Build Your Leaders

Are You Really Listening?
Your Career Could Depend on It

Most of us don't get it. Few skills are as critical to our success as our ability to listen. And even though we may think we are good listeners, most of us are not.

In order to be good listeners, we must be active listeners. Active listeners:

Make a commitment to listen. They take a deep, cleansing breath, minimize distractions, look the speaker in the eye, and make a silent commitment to listen.

Listen to understand first. Instead of mentally framing their response, active listeners pay close attention to what the speaker is saying. They listen with their eyes as well as their ears, place their agendas aside, reserve judgment, and don't interrupt.

React to the message. Active listeners are "whole body listeners." In addition to maintaining excellent eye contact, they offer positive cues like smiling, leaning into the speaker, nodding, and taking notes.

Briefly summarize. Active listeners paraphrase, but don't parrot. They allow time for the speaker to respond and confirm if they understood correctly.

We spend more time listening - fifty-five percent -- than any other form of communication, according to a U.S. Department of Labor study. Because we listen so much, it also means that there are more opportunities for confusion and misunderstanding. A University of Minnesota study showed that nearly sixty percent of misunderstandings in the business world can be attributed to poor listening.

In today's business world active listening is not enough. To be a great communicator -- or what I call a "high voltage communicator" -- we have to listen empathetically. When we listen empathetically, others feel seen, heard, and understood.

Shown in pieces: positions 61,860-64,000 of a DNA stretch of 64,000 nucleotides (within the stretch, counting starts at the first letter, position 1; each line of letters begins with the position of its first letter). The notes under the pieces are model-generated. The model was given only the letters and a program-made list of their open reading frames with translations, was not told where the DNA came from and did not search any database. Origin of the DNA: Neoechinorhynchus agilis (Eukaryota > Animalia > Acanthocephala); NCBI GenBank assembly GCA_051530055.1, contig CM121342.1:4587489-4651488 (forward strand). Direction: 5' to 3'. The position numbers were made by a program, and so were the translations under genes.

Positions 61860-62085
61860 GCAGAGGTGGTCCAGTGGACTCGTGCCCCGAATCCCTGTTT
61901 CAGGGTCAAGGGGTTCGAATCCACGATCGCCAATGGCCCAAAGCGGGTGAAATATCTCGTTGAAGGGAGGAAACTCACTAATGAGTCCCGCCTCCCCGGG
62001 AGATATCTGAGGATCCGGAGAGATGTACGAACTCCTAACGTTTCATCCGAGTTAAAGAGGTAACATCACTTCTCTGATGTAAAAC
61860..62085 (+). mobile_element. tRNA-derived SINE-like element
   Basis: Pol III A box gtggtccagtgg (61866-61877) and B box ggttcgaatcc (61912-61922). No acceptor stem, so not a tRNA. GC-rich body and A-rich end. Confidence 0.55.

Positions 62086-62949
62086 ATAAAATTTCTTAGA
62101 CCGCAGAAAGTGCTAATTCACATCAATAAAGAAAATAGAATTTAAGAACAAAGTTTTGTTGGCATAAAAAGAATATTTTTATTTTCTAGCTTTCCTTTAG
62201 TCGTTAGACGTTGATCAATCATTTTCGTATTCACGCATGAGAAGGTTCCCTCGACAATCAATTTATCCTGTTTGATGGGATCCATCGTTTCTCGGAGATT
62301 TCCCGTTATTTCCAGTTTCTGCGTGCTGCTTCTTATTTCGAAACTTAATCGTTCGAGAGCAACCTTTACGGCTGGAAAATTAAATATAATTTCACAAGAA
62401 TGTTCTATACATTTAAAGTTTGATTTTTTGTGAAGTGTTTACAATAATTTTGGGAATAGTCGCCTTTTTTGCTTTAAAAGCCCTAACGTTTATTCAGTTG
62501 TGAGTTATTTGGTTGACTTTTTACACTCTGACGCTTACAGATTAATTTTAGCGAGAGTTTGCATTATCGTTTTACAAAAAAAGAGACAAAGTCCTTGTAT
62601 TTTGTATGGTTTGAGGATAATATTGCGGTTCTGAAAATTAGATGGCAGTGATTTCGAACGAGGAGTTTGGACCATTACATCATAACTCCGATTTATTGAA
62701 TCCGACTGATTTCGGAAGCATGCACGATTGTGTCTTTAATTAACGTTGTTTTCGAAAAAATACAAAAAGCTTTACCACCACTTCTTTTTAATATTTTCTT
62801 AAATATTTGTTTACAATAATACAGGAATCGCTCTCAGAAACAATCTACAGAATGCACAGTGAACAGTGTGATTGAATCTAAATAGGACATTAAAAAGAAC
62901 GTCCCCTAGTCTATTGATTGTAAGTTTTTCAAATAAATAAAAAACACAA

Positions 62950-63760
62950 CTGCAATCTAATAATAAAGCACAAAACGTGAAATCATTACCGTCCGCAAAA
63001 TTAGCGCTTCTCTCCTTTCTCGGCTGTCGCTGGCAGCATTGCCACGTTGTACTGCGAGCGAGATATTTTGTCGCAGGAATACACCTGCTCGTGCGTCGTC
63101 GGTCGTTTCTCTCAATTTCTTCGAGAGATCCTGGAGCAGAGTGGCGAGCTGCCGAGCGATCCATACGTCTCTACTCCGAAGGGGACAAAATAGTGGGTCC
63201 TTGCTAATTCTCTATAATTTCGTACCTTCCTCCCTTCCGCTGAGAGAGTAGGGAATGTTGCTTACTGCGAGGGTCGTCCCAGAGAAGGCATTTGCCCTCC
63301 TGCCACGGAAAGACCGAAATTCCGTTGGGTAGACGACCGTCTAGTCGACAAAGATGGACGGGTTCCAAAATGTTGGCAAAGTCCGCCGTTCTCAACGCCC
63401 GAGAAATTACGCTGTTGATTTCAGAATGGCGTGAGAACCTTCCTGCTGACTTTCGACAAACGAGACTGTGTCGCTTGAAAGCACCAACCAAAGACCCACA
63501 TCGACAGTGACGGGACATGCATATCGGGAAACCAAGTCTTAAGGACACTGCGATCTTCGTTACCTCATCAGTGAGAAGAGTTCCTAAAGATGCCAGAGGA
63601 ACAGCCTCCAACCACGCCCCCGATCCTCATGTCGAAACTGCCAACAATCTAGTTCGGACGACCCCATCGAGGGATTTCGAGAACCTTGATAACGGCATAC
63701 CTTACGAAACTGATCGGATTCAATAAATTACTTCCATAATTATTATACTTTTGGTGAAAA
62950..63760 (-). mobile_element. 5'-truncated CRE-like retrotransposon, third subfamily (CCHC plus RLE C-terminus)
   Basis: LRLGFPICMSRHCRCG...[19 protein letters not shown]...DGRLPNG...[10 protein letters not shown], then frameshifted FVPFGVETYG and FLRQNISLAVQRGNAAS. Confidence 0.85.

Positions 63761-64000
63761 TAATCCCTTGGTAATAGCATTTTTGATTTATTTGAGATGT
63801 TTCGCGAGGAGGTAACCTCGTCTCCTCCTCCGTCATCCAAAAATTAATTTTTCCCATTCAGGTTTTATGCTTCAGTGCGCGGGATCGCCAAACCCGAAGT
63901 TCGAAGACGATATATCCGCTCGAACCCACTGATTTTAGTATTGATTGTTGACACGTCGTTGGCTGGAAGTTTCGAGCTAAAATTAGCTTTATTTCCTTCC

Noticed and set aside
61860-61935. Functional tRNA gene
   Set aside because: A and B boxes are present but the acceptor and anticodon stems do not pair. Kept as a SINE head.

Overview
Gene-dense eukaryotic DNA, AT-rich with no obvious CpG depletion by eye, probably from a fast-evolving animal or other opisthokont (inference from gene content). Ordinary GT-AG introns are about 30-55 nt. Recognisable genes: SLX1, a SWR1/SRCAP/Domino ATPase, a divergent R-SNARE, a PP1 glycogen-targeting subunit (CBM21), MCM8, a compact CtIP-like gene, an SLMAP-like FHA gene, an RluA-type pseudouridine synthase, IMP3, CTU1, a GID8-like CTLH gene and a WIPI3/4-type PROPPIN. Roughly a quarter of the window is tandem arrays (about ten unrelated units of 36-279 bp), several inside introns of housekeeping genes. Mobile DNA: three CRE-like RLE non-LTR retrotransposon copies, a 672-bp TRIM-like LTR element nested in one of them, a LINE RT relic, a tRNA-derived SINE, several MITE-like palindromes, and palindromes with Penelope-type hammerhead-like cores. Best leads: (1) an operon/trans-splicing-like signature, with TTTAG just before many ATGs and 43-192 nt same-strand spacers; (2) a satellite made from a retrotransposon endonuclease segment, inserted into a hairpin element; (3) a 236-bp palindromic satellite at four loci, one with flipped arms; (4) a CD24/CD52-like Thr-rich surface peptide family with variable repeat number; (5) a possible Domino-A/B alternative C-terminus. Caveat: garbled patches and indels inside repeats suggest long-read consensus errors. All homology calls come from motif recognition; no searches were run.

Empathetic listeners:

Focus on feelings even more than facts. They look for what is not being said. They look at facial expressions, notice tone of voice, and pay attention to their own gut reaction. They know that by focusing on feelings they encourage the speaker to explore the core of the problem—his or her emotions.

Nudge the speaker to a solution. In most cases, if you allow the speaker to talk all the emotion out, he or she will start looking for solutions.

I once worked with a young man who was passed up for a promotion and was unsure of how to proceed. "What do you think you should do?" I asked. "Quit," he too quickly replied.

I then told him about one of my first jobs out of college; I was constantly making mistakes because I couldn't handle multiple projects. Instead of facing an upcoming review, I quit. Months later, in a new job, I found myself in a similar situation. Only when I learned how to manage multiple details did my career advance.

My young client identified with my story and soon came up with a plan. He would ask his boss for feedback on his performance and ask what he needed to do in order to get promoted. He would then draft a development plan, review it with his boss, and seek his help. My client's plan worked and within six months he was promoted.

Mirror the speaker physically. We must remember that empathy is a feeling, and as such it transcends words. We can often convey empathy more effectively in silence - with a look or pause - than with words. Physically, we can become more empathetic by mirroring the other person's:

  • Breathing rate
  • Voice speed and volume
  • Gestures and posture (when appropriate)

These tips will help you become a more active and empathetic listener and communicator. More importantly, they will help you become a better employer, manager, consultant, salesperson - and person.

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Copyright 2007, All rights reserved

The Career Engineer" Randy Siegel works with organizations to take high-potential employees and give them the leadership and communications skills they need to be successful as they rise through the organization. Purchase his book PowerHouse Presenting: Become the Communicator You Were Born to Be through, and subscribe to his complimentary monthly e-Newsletter at